Only if we in Israel comprehend that the continuation of the occupation of the West Bank undermines our very identity as a Jewish democracy will we be able to thrive as a democratic and prosperous society. Only when the simple respect for the dignity of our neighbors will be more important than the self-glorification of the “chosen people” can we live not just in peace with them but in peace with our Jewish legacy. Only when investing in our school system for all Israelis becomes more important than another house in Karnei Shomron in Samaria will we reestablish our national priorities. Only when the values of our Declaration of Independence override the messianic aspirations of the religious settlers will we deserve the title of a Jewish, democratic homeland.
The Palestinians also have to choose. Hamas is a bigger threat to their identity than Israel.
So are some of the dogmatic religious preachers in the mosques of the West Bank.
An independent Palestine supported by the world will depend on its democratic institutions, on giving up the xenophobic attitudes to the West and Israel, and in adhering to universal values of civic, political, religious and sexual freedoms.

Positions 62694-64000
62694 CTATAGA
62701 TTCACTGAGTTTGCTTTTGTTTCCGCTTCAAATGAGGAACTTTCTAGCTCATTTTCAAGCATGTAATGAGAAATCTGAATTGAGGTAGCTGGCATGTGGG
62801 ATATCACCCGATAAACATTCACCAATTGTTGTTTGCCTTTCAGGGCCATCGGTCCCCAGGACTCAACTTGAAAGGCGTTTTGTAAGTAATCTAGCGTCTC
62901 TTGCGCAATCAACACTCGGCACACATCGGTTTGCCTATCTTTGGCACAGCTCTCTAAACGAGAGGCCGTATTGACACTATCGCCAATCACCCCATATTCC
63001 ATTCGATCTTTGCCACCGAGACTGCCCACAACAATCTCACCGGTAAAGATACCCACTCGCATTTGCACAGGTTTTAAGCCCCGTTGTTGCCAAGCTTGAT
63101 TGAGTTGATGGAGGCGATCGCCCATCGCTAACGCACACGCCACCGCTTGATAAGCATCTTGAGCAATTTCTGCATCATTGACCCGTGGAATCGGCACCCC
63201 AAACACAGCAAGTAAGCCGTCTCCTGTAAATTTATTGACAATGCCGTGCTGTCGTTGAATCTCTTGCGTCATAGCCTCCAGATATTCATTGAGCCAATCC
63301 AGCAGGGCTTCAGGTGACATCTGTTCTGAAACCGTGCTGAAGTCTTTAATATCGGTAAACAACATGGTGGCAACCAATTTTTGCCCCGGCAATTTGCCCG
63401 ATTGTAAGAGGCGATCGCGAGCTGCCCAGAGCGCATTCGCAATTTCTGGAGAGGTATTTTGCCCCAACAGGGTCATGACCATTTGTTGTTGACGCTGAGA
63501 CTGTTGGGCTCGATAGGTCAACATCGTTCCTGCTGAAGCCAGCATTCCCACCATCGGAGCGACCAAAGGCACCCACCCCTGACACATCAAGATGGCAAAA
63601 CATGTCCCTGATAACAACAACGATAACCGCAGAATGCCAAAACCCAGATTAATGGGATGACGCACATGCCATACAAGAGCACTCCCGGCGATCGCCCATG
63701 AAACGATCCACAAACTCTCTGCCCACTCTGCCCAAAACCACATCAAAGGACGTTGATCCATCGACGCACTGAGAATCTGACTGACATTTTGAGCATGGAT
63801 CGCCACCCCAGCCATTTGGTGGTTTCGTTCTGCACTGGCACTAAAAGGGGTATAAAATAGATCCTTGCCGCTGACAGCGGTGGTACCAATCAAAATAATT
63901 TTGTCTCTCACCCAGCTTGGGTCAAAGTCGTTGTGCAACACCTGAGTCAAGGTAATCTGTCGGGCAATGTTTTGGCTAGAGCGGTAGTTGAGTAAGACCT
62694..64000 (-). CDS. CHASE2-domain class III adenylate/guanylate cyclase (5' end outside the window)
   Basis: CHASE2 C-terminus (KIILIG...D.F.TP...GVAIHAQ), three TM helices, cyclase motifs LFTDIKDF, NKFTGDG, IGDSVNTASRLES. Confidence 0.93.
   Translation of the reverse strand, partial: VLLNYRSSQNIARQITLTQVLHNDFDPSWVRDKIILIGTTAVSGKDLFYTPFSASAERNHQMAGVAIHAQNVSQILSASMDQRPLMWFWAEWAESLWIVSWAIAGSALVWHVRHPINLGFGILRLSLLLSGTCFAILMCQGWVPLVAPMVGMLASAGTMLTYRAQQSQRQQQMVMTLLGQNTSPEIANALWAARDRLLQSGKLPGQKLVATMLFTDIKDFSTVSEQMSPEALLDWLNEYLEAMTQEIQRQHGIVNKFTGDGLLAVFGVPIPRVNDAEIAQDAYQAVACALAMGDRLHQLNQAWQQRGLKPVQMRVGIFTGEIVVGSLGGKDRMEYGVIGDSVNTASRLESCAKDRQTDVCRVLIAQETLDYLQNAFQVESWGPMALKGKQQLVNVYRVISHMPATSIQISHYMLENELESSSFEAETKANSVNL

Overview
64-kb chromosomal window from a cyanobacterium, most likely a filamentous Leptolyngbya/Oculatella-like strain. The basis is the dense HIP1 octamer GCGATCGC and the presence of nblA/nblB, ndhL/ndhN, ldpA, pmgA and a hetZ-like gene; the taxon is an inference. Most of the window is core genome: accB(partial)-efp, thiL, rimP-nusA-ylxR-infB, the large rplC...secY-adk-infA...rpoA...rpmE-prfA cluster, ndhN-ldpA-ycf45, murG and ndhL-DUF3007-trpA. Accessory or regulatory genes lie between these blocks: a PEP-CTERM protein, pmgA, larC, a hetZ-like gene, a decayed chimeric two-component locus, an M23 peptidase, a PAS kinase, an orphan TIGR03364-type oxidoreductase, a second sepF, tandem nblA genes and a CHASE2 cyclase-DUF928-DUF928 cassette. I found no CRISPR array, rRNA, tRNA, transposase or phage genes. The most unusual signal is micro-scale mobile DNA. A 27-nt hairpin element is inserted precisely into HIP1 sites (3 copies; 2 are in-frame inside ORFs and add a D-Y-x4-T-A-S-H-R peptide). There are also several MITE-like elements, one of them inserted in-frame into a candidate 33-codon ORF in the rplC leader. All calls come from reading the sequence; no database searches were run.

Therefore the United States’ administration is right. Leaders must be leaders, and make historic choices. A choice for democratic pluralism is a choice for peace on both sides.
Only with a peaceful two-state solution can both sides ensure their identity. Then they may, for the end of the process, demand recognition from the other side, for Israel as the democratic homeland of the Jewish people, and for Palestine as the democratic homeland of the Palestinian people. But first comes self-recognition and historic decisions on identity and peace.
Uri Savir is the honorary president of the Peres Center for Peace and served as the chief negotiator of the Oslo Accord.
Barbara Hurwitz edited this column.